June 7th, 2010

Smile

When I find I can’t remember what comes after “A” and before “C”

Originally published at Shortpacked!. Please leave any comments there.

A bigger bee

Cybertronian Optimus Prime was the talk of Friday, and here’s his wavemate Cybertronian Bumblebee.  Unlike Optimus Prime, who’s had four “pre-Earth” toys to his name, this is Bumblebee’s first!  There was going to be one in Titanium Series based on his War Within design, but like the rest of that batch of guys, he was dropped.  And I’m fine with that, because Titanium Series toys weren’t terribly great in general.

Cybertronian Bumblebee transforms into a car that looks like a four-wheeled TRON lightcycle.  This results in a pretty slick-looking vehicle.  It’s also very broad, using its Deluxe Class mass to be nearly as wide as it is long.  Classics Bumblebee included a sizable accessory to keep Bumblebee himself relatively small while still being worth Deluxe Class dollars, but Cybertronian Bumblebee does no such thing.  He’s a big Bee, and he looks bigger than Prime even though they are at the same height.  He’s squat and round, but at a different scale, so a lot of his features are bigger relative to Prime’s.  Bumblebee’s shouldn’t be the same size as Prime!  But all of the Generations toyline are Deluxe Class, so this sort of thing’s going to be hard to avoid.  Regrettable, regardless.

Like Prime, Bumblebee comes packaged in robot mode.  I thought Prime’s transformation to vehicle was rough until I attempted Bumblebee.  It took 15 minutes to get him roughly into vehicle mode, and then another 30 minutes were spent trying to get all his various panels aligned.  Locking one side into place would spring open the other side, and vice versa, rinse/wash/repeat for thirty whole minutes until I gave up.  Man, I wanted to throw him into a wall.  I did not encounter this problem on the second attempt.  I think something very minor inside him, like maybe the wrist orientation, was fudging things up.  But, jeez, I hate Transformers like these.  I just want everything to lock together easily, not a back-and-forth game of fuss.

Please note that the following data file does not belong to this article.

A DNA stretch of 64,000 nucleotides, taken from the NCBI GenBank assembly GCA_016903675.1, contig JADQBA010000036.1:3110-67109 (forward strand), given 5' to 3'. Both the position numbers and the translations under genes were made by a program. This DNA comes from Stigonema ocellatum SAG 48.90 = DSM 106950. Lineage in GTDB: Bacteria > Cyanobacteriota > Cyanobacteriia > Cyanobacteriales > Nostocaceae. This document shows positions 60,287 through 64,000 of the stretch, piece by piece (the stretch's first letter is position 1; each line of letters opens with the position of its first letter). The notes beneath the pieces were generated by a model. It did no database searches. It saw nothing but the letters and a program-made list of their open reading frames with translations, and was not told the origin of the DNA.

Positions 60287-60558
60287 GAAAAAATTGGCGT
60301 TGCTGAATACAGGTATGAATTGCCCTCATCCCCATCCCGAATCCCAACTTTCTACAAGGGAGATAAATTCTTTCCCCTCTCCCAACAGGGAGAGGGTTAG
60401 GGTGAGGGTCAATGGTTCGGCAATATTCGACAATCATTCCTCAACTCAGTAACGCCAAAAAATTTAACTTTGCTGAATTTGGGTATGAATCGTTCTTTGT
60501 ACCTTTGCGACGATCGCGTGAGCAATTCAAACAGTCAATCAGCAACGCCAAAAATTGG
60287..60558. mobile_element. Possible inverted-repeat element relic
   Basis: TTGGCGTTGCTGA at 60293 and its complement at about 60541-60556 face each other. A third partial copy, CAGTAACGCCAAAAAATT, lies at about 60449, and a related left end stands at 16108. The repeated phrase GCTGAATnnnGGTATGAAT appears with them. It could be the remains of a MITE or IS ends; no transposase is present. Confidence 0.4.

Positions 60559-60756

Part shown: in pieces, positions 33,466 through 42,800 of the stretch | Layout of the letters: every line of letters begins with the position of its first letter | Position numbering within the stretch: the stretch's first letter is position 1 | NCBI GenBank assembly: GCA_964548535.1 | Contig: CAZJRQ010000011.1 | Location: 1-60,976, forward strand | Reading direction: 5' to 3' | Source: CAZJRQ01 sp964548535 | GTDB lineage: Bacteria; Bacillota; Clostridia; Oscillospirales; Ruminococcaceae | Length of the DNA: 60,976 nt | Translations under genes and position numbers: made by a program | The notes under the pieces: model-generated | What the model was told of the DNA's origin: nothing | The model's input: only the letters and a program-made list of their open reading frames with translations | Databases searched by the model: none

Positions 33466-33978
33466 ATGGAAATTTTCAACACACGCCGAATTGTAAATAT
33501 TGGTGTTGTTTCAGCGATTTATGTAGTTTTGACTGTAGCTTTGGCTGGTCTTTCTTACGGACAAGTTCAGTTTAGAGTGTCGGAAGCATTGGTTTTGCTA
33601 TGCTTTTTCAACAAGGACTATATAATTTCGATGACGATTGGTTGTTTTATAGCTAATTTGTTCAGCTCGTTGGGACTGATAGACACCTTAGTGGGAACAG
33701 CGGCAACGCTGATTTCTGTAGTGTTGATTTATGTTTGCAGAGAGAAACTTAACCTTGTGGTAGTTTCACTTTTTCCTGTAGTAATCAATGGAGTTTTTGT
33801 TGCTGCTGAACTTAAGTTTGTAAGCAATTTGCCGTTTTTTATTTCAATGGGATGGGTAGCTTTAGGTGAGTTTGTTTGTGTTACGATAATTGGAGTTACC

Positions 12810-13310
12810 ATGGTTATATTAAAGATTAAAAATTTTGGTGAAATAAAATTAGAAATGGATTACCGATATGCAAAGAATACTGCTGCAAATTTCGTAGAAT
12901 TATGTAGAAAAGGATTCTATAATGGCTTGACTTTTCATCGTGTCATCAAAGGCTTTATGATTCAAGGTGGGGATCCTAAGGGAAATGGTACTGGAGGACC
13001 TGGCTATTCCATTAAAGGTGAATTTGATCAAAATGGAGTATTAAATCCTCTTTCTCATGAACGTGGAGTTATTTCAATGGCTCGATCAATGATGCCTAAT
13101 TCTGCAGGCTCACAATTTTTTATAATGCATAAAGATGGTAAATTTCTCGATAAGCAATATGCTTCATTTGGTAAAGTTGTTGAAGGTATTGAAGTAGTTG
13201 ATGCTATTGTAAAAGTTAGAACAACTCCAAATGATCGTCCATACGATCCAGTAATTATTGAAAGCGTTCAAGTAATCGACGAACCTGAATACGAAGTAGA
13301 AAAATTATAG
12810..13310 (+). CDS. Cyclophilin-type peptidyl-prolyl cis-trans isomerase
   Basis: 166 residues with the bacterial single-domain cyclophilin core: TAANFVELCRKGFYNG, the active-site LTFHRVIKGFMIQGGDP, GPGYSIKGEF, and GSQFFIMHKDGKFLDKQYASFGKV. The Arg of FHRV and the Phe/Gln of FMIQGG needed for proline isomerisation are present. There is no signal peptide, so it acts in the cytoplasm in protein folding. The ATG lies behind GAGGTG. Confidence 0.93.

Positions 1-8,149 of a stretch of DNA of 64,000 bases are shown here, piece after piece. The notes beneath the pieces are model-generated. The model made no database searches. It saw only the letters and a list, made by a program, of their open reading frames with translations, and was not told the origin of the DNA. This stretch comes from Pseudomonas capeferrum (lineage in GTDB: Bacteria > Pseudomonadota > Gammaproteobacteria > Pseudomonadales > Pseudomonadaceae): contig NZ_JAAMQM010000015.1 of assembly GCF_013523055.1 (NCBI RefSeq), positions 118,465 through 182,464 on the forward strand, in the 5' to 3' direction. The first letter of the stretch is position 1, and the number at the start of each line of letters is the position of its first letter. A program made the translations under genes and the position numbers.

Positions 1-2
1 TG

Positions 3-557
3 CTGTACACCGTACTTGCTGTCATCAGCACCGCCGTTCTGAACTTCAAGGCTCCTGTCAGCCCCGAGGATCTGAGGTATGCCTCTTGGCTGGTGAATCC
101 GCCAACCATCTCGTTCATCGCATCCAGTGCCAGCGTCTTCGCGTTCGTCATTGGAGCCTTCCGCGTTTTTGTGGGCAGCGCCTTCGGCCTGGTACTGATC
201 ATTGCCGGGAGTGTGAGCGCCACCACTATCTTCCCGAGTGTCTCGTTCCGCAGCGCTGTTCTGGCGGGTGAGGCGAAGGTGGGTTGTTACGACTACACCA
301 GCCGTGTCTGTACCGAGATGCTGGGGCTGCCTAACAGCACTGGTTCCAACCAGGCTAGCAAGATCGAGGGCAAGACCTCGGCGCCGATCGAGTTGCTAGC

Gold-3 to Gold-2. Those demons are coming down.

Bumblebee’s sorta a pearlescent gold instead of the usual yellow.  It calls to mind the 1986 Goldbug toy.  Like Cybertronian Optimus Prime’s pink accents, the gold color helps distinguish Bumblebee from previous Bumblebee toys.  Oh, and, hey, surprise, 80% of the vehicle mode ends up folded up and stowed on his robot mode back.  It’s generally out of the way, though.

His handgun, when not in use, can be stored behind his bumper in either robot or vehicle mode.  The instructions tell you this can only be done in robot mode, but they lie.  So long as you insert the gun halfway through transformation, before the arduous task of getting the legs crammed in there, the gun stows in that same spot easy-as-you-please.  Bumblebee also features a translucent red blade on each wrist that can be ratcheted manually in and out of battle-readiness.

Speaking of Bumblebee’s instructions, the art within erroneously depicts Bumblebee with Cliffjumper’s head.  Seems we’re getting a retool further down the line.